Page 128
        Page 129
        Page 130
        Page 131
        Page 132
        Page 133
        Page 134
        Page 135
        Page 136
        Page 137
        Page 138
        Page 139
        Page 140
    The old house at Aberleigh
        Page 141
        Page 142
        Page 143
        Page 144
        Page 145
        Page 146
        Page 147
        Page 148
        Page 149
        Page 150
        Page 151
        Page 152
        Page 153
        Page 154
    The hard summer
        Page 155
        Page 156
        Page 157
        Page 158
        Page 159
        Page 160
        Page 161
        Page 162
        Page 163
        Page 164
        Page 165
        Page 166
        Page 167
        Page 168
        Page 169
        Page 170
        Page 171
        Page 172
        Page 173
        Page 174
        Page 175
        Page 176
    The Shaw
        Page 177
        Page 178
        Page 179
        Page 180
        Page 181
        Page 182
        Page 183
        Page 184
        Page 185
        Page 186
        Page 187
        Page 188
        Page 189
        Page 190
        Page 191
        Page 192
        Page 193
        Page 194
        Page 195
        Page 196
        Page 197
        Page 198
        Page 199
        Page 200
        Page 201
        Page 202
        Page 203
        Page 204
        Page 205
        Page 206
        Page 207
        Page 208
    The visit
        Page 209
        Page 210
        Page 211
        Page 212
        Page 213
        Page 214
        Page 215
        Page 216
        Page 217
        Page 218
        Page 219
        Page 220
        Page 221
        Page 222
        Page 223
        Page 224
        Page 225
        Page 226
        Page 227
        Page 228
    Hannah Bint
        Page 229
        Page 230
        Page 231
        Page 232
        Page 233
        Page 234
        Page 235
        Page 236
        Page 237
        Page 238
        Page 239
        Page 240
        Page 241
        Page 242
        Page 243
        Page 244
        Page 245
        Page 246
    The fall of the leaf
        Page 247
        Page 248
        Page 249
        Page 250
        Page 251
        Page 252
        Page 253
        Page 254
        Page 255
        Page 256
    Back Matter
        Page 257
        Page 258
    Back Cover
        Page 259
        Page 260
        Page 261
Full Text

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The Baldwin Library
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All rights 1 cso!cd

First Edition printed November 1893
Reprinzted December 1893

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THIERE is a great deal of admirable literature cozncerningl
Miss Mitford, so zmuch of it indeed, that the writer of
this little notice feels as if she almost owed an apology to
those who remember, for having ventured to write, on
hearsay only, and without having ever known or ever seen
the author of Our Village. And yet, so vivid is the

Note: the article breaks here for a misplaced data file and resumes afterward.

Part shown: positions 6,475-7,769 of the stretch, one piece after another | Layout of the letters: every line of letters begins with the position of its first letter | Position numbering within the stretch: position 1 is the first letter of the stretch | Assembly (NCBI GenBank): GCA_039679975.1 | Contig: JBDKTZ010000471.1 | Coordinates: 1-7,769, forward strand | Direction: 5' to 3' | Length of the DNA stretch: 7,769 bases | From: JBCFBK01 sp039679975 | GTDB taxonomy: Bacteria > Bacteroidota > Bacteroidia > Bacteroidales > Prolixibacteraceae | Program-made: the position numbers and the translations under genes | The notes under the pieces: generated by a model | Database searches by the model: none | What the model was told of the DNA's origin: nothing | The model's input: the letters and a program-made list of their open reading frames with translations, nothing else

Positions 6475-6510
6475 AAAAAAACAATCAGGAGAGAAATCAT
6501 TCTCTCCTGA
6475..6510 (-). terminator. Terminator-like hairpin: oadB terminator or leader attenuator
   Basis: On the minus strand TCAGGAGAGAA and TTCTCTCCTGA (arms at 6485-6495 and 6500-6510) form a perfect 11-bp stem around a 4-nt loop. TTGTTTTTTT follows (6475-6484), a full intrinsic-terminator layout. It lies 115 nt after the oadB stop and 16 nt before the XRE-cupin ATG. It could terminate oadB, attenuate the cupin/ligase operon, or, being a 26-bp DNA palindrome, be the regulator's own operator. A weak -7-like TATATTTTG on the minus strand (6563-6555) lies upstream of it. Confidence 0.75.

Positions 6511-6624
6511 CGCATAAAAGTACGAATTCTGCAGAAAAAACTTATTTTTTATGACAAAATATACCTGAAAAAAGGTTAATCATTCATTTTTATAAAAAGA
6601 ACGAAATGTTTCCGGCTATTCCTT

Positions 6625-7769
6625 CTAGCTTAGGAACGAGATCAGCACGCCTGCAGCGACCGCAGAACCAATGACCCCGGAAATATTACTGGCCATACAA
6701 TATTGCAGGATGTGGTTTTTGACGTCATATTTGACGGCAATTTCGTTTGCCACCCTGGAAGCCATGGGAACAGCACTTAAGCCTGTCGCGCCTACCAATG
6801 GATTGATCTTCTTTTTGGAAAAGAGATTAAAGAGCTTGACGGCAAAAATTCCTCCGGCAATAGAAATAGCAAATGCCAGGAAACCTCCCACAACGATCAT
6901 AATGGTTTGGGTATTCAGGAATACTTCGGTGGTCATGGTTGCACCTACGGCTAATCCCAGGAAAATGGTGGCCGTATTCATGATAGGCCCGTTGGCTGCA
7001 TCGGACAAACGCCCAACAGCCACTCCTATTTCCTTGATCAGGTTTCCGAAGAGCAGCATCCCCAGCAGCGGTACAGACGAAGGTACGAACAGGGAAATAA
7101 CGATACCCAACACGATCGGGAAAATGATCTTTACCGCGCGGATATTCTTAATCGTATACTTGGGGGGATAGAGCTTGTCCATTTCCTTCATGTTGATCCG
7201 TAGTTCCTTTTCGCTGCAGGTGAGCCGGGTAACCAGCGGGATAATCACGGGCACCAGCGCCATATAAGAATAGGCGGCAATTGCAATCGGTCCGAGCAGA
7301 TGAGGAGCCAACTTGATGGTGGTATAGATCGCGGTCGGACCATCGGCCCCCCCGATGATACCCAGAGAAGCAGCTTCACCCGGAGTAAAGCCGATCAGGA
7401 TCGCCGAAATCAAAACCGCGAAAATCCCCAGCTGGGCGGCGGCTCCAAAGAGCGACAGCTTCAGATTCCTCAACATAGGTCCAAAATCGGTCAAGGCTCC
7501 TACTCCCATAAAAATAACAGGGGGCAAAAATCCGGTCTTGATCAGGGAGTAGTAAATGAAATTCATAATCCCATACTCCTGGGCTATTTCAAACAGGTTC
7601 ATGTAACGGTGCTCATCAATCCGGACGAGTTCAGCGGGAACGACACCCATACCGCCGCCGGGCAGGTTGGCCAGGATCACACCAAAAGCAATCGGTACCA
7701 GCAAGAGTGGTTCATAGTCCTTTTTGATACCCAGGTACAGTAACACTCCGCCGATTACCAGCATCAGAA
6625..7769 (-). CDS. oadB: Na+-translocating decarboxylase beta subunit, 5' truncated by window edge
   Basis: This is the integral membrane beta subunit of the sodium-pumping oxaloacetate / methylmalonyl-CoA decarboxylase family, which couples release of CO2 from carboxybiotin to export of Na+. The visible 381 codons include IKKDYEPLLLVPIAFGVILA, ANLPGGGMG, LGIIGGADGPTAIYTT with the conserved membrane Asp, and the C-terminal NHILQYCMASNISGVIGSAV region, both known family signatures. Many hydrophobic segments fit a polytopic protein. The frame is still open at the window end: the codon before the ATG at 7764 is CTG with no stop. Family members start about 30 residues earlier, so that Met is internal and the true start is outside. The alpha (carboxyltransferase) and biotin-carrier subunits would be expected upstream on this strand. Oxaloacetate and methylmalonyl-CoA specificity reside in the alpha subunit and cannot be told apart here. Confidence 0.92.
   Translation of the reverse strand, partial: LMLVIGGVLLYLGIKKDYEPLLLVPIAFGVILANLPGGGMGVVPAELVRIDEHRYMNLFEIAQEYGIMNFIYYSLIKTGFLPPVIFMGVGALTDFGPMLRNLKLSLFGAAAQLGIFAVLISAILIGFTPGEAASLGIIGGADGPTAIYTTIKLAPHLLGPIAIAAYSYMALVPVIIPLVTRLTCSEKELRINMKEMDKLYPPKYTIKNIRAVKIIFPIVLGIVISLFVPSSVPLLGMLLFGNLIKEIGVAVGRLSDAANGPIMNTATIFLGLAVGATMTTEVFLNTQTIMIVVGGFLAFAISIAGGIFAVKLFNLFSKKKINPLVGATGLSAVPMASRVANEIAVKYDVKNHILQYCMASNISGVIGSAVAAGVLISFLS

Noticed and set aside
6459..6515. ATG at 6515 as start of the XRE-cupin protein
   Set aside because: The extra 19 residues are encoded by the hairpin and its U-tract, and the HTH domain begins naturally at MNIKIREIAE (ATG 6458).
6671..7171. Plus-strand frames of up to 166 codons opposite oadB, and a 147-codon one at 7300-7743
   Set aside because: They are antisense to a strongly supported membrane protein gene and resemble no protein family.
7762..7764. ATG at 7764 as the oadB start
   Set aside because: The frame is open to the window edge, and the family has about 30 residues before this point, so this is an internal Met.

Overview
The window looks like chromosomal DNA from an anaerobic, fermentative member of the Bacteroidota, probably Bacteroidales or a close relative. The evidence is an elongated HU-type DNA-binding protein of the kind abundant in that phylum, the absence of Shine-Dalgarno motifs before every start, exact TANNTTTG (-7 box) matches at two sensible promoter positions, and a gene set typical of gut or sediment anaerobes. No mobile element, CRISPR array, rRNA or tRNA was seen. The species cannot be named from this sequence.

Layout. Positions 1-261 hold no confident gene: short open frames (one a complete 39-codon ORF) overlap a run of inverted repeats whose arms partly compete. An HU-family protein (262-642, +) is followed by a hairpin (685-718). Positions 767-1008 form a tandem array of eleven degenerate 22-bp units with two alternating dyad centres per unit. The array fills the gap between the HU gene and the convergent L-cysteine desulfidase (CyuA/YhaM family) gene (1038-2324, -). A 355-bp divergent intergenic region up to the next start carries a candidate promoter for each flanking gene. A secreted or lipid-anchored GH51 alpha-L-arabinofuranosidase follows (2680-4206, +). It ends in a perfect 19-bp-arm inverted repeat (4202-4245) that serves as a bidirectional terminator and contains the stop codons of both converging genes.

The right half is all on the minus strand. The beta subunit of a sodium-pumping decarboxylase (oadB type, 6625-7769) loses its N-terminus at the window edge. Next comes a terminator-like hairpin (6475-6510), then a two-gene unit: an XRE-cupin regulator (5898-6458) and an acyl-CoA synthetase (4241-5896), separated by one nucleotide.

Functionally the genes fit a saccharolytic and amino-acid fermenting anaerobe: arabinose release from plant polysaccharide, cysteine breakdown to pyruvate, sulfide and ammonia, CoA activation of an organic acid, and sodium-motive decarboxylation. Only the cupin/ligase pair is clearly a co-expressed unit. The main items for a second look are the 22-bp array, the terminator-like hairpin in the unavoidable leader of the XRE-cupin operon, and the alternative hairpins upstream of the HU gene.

homely friendly presence, so clear the sound of that voice
'like a chime of bells,' with its hospitable cheery greeting,
that she can scarcely realise that tlis acquaintance exists
only in the world of tche milhit-kave-beens.
For people who are beginning to remember, rather than
looking forward any more, there certainly exists no more
delightful reading than the memoirs and stories of heroes
and heroincs, many of whom we ourselves may have seen,
and to ,whom we may have spoken. As we read on we
are led into some happy .. region,-suIch as that one
described by 1Mr. du JMaurier in Peter Ibbetson,-a region
in whickl we ourselves, together with all our friZends and
acquaintances, grow young again ;-very young, very


brisk, very hopeful. The people we love arc there, along
with the people we remember. lMusic begins to play, we
arc dancing, lauzghing, scampering over the country once
more; our parents too are young and laiirghib g clerily.
Every now and then perhaps sonic old friend, also
vigorous and hopeful, bursts into the book, and begins to
talk or to write a letter; early sl g-ts and sounds return
to us, we have now, and we have then, in a pleasant
lharmoniy. To those of a certain literary generation who
read dMiss Mlitford's memoirs, how many such familiar
presence and names must appear and reappear. Not
least among t/hem that of her biog'rapker, -i Iarness
himself, whco was so valud by his friends. Mrs. iKemble,
J rs. Sartoris, Charles Allston Collins, always talked of
him with a great respect sec and tCeder 'nss. I used to think
t/ey /tad a special voice with wh/ic/ to speak his naimc.
He was never among our intimate friends, but how
familiar to my recollection are the two figures, that of
AMr. Harness and .iiss Harness, his sister and house-
keeper, coming toget/cer along t/e busy Kensington road-
wqay. The brother and sister were like characters out of
some book, with their kinTd faccs, their simple spiritual
ways ; in touch with so Inuc/ that was interesting and
rozmaitic, andl ini heart with so much that I
cCremembe'r him with grey hair and a smile. He cwas